When a person passes away, that person’s estate is disbursed among heirs and beneficiaries. Before that can happen, the estate has to pay out debts. Some of those debts may include taxes.

Who is responsible if an estates taxes haven’t been paid?

Tax liability falls to the executor of an estate. If there is no executor, then anyone who is in possession of the property becomes the executor of the estate.

Can the Internal Revenue Service file a claim for taxes on a trust?

In certain circumstances, yes. However, in some cases, particularly if a trust is set up and never funded, the IRS can’t seek compensation for delayed taxes from the person who was a trustee or co-trustee of that trust.

Under Section 6324(a)2), trust beneficiaries can’t be held liable for estate taxes. While they can be held liable for spouses, trustees or transferees who receive property, if a person is only a beneficiary of a trust, that person can’t be held liable under current law.

Another way for trustees or transferees to avoid liability for taxes is if they don’t receive property on the day of a person’s death. If they do not control estate property, then a claim for tax relief from the government should be dismissed.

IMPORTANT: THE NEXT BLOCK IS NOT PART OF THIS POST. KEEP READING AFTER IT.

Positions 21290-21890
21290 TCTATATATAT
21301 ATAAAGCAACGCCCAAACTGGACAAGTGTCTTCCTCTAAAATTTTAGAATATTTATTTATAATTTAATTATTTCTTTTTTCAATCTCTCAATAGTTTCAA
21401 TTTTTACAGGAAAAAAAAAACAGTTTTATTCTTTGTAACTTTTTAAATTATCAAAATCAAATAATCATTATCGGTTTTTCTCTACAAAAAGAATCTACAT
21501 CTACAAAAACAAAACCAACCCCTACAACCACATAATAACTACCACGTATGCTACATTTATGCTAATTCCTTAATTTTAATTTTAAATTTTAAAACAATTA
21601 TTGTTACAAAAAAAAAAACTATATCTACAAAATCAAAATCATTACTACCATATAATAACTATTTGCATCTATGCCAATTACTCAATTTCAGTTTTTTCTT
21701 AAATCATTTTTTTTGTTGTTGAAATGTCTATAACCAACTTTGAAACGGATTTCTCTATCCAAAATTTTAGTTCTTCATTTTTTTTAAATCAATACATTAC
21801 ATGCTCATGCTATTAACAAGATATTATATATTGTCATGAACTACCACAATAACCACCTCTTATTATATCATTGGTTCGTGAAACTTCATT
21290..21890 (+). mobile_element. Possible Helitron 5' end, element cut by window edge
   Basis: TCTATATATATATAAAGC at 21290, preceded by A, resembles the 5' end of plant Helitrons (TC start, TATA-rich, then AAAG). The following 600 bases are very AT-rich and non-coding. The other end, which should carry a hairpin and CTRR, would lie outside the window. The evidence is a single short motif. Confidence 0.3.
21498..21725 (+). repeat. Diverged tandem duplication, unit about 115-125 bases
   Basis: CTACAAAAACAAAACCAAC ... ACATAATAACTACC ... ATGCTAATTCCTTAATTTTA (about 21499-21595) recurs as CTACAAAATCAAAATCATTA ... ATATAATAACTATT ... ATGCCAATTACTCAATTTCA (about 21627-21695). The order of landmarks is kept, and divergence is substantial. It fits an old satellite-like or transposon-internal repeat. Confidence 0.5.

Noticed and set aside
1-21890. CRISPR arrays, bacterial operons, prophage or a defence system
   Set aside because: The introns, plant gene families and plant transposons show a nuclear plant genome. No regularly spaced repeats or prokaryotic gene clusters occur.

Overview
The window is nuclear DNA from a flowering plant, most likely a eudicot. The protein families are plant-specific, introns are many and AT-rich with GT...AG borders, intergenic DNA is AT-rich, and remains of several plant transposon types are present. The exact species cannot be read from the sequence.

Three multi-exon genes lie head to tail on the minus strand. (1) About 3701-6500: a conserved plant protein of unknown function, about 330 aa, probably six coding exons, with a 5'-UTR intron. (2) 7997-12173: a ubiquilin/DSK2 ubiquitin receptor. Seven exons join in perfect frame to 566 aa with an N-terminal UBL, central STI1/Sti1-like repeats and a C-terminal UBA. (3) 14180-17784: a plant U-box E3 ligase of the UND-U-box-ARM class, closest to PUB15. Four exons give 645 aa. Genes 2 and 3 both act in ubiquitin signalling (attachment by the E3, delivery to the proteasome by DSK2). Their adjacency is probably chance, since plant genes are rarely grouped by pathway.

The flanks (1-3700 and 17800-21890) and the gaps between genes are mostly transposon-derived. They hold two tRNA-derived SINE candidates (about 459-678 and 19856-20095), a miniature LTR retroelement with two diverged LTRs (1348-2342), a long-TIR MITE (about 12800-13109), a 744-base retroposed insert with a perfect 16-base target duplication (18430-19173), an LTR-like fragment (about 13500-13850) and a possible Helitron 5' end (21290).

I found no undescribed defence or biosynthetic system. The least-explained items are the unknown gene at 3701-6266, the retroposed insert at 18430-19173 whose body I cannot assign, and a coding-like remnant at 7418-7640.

What happens to federal income tax debts?

A lien can be placed against your assets or estate to obtain the taxes owed. Before the property can be doled out, any debts must be satisfied. Setting up a trust doesn’t eliminate tax obligations, and tax obligations follow the property.

There are many complications in figuring out what’s owed, which is why trustees may choose to work with an attorney.

Source: Wealth Management, “Who’s Liable for Unpaid Estate Taxes,” Dawn S. Markowitz, Sep. 15, 2016